Adie Syndrome

Common Name(s)

Adie Syndrome

Adie syndrome is is a neurological disorder affecting the pupil of the eye and the autonomic nervous system.  It is characterized by one eye with a pupil that is larger than normal that constricts slowly in bright light (tonic pupil), along with the absence of deep tendon reflexes, usually in the Achilles tendon. Adie syndrome may be the result of a viral or bacterial infection that causes inflammation and damage to neurons in the ciliary ganglion, an area of the brain that controls eye movements, and the spinal ganglion, an area of the brain involved in the response of the autonomic nervous system. Most cases of Adie Syndrome are not progressive, life threatening, or disabling.   
 

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Advocacy and Support Organizations

 

Condition Specific Organizations

Following organizations serve the condition "Adie Syndrome" for support, advocacy or research.

There are currently no organizations listed in Disease InfoSearch that support this condition. Create a listing.

 

 

General Support Organizations

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Scientific Literature

Articles from the PubMed Database

Research articles describe the outcome of a single study. They are the published results of original research.
The terms "Adie Syndrome" returned 20 free, full-text research articles on human participants. First 3 results:

William John Adie: the man behind the syndrome.
 

Author(s): Aazim A Siddiqui, Jonathan C Clarke, Andrzej Grzybowski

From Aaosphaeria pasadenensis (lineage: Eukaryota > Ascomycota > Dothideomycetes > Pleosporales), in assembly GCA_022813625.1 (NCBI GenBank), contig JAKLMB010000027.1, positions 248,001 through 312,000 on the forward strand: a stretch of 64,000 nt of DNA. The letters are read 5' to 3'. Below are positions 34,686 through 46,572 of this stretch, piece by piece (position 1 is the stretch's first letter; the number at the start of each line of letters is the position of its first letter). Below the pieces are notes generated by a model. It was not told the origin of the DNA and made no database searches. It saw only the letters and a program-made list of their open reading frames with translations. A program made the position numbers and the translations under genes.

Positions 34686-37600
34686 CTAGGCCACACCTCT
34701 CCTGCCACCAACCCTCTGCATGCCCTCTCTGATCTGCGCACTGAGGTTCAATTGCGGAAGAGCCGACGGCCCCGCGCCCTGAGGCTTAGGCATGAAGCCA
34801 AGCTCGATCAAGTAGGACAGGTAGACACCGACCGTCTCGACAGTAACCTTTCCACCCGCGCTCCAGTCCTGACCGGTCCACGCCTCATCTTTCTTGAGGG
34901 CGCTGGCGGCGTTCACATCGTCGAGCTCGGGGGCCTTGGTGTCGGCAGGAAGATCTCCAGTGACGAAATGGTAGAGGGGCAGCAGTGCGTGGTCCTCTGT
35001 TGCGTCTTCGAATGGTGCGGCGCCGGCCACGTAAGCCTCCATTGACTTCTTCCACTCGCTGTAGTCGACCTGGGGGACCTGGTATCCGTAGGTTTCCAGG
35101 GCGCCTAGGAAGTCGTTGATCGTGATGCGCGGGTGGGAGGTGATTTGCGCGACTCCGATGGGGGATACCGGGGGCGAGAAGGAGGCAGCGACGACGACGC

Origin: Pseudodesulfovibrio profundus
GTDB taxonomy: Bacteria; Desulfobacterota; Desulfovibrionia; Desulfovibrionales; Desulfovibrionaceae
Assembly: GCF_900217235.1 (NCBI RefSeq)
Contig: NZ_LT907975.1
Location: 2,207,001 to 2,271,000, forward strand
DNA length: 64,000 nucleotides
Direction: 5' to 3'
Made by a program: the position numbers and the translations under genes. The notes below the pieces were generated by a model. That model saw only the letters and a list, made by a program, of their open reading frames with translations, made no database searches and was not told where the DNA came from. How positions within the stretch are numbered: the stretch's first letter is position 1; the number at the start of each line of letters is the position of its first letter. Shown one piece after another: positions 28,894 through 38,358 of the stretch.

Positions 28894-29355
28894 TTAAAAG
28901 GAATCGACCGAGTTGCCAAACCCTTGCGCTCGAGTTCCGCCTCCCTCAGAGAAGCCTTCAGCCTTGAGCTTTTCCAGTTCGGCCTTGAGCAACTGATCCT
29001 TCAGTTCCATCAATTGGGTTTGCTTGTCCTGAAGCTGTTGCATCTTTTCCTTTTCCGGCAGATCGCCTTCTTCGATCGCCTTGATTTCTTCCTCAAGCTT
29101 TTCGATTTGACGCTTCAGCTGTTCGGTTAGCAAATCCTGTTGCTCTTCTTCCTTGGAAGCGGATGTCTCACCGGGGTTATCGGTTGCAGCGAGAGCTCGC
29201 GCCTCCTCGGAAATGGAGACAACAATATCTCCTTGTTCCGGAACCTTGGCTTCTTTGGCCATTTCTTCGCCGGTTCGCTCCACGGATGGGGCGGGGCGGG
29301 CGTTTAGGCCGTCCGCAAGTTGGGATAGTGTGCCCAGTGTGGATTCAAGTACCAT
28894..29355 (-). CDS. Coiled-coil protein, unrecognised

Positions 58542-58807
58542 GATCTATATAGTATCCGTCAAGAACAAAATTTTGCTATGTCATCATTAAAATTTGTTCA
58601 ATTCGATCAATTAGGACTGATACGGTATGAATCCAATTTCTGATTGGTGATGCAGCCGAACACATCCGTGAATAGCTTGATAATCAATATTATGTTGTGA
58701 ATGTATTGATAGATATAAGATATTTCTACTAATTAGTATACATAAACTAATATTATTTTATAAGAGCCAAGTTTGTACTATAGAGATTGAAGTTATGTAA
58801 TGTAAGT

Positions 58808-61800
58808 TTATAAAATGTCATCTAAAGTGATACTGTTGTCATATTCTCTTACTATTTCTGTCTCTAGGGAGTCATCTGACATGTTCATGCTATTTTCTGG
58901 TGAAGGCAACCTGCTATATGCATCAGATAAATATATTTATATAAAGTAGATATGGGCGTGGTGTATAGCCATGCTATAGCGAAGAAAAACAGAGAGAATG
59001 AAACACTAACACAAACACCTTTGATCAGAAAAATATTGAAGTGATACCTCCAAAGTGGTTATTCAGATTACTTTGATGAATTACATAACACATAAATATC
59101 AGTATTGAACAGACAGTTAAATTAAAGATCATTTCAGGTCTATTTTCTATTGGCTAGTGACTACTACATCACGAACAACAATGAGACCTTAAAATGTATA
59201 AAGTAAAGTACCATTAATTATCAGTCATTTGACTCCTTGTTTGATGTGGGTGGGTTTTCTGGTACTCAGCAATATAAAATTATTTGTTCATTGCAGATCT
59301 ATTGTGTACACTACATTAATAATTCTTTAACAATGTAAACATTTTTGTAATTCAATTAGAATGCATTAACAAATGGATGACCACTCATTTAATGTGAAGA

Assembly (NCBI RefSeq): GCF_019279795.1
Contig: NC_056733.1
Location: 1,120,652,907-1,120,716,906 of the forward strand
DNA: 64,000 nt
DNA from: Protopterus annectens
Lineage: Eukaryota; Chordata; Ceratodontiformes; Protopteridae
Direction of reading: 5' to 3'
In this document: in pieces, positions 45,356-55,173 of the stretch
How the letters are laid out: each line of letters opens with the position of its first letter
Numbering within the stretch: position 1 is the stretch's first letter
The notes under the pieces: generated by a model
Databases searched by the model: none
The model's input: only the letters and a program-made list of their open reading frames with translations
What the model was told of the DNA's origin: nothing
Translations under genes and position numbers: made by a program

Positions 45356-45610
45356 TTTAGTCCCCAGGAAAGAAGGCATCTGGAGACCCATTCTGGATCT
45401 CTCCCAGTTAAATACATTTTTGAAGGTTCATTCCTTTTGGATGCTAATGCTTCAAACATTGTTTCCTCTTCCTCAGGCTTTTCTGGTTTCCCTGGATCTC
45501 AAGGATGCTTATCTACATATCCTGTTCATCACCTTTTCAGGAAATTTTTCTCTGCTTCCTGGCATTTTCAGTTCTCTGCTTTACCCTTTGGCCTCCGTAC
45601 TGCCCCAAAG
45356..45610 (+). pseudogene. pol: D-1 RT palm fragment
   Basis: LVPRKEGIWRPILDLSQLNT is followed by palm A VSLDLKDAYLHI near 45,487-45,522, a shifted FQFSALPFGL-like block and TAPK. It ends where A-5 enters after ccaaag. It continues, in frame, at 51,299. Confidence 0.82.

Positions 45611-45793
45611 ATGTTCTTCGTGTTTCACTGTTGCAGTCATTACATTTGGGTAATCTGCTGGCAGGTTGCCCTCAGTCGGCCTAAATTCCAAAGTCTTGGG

Journal: Clin. Experiment. Ophthalmol.. 2014 Nov;42(8):778-84.

 

William John Adie was an Australian neurologist in the early 20th century responsible for extensively describing the tonically dilated pupil associated with absent deep tendon reflexes - both features of a syndrome that now bears his name. In addition to other neurological syndromes, ...

Last Updated: 27 Oct 2014

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Teaching video neuroimages: acute Adie syndrome.
 

Author(s): Benjamin R Wakerley, Mei Hong Tan, Martin R Turner

Journal: Neurology. 2012 Sep;79(11):e97.

 

Last Updated: 11 Sep 2012

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[Adie syndrome and chronic nephropathy].
 

Author(s): N Ruiz-Del Río, S Rodríguez-Prado, E Martínez-Ormaechea, J C González García-Sobrón, P Miranda-Lloret

Journal: Rev Neurol. ;48(2):111.

 

Last Updated: 28 Jan 2009

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Reviews from the PubMed Database

Review articles summarize what is currently known about a disease. They discuss research previously published by others.
The terms "Adie Syndrome" returned 0 free, full-text review articles on human participants.

 
 
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Clinical Trial Information This information is provided by ClinicalTrials.gov

There are currently no open clinical trials for this condition.